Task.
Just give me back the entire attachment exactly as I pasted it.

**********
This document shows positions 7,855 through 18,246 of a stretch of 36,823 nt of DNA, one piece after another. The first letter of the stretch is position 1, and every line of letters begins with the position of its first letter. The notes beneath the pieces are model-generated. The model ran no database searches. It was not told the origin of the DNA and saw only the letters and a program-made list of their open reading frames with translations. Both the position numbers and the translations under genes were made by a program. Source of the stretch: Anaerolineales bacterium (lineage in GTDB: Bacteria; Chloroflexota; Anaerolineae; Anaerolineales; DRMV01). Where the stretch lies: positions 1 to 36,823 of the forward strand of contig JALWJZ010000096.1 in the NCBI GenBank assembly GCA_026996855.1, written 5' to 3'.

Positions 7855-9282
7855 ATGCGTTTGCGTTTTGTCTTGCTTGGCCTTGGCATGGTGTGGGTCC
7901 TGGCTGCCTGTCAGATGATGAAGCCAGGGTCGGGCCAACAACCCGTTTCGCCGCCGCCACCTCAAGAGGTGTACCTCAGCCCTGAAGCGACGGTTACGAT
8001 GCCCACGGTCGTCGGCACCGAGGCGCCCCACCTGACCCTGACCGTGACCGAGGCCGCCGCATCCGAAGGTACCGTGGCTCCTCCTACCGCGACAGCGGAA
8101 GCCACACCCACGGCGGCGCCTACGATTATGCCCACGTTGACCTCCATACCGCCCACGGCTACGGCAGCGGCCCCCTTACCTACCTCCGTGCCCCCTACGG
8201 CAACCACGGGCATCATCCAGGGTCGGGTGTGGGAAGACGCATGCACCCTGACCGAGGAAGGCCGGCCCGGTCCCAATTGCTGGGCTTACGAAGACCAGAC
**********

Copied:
This document shows positions 7,855 through 18,246 of a stretch of 36,823 nt of DNA, one piece after another. The first letter of the stretch is position 1, and every line of letters begins with the position of its first letter. The notes beneath the pieces are model-generated. The model ran no database searches. It was not told the origin of the DNA and saw only the letters and a program-made list of their open reading frames with translations. Both the position numbers and the translations under genes were made by a program. Source of the stretch: Anaerolineales bacterium (lineage in GTDB: Bacteria; Chloroflexota; Anaerolineae; Anaerolineales; DRMV01). Where the stretch lies: positions 1 to 36,823 of the forward strand of contig JALWJZ010000096.1 in the NCBI GenBank assembly GCA_026996855.1, written 5' to 3'.

Positions 7855-9282
7855 ATGCGTTTGCGTTTTGTCTTGCTTGGCCTTGGCATGGTGTGGGTCC
7901 TGGCTGCCTGTCAGATGATGAAGCCAGGGTCGGGCCAACAACCCGTTTCGCCGCCGCCACCTCAAGAGGTGTACCTCAGCCCTGAAGCGACGGTTACGAT
8001 GCCCACGGTCGTCGGCACCGAGGCGCCCCACCTGACCCTGACCGTGACCGAGGCCGCCGCATCCGAAGGTACCGTGGCTCCTCCTACCGCGACAGCGGAA
8101 GCCACACCCACGGCGGCGCCTACGATTATGCCCACGTTGACCTCCATACCGCCCACGGCTACGGCAGCGGCCCCCTTACCTACCTCCGTGCCCCCTACGG
8201 CAACCACGGGCATCATCCAGGGTCGGGTGTGGGAAGACGCATGCACCCTGACCGAGGAAGGCCGGCCCGGTCCCAATTGCTGGGCTTACGAAGACCAGAC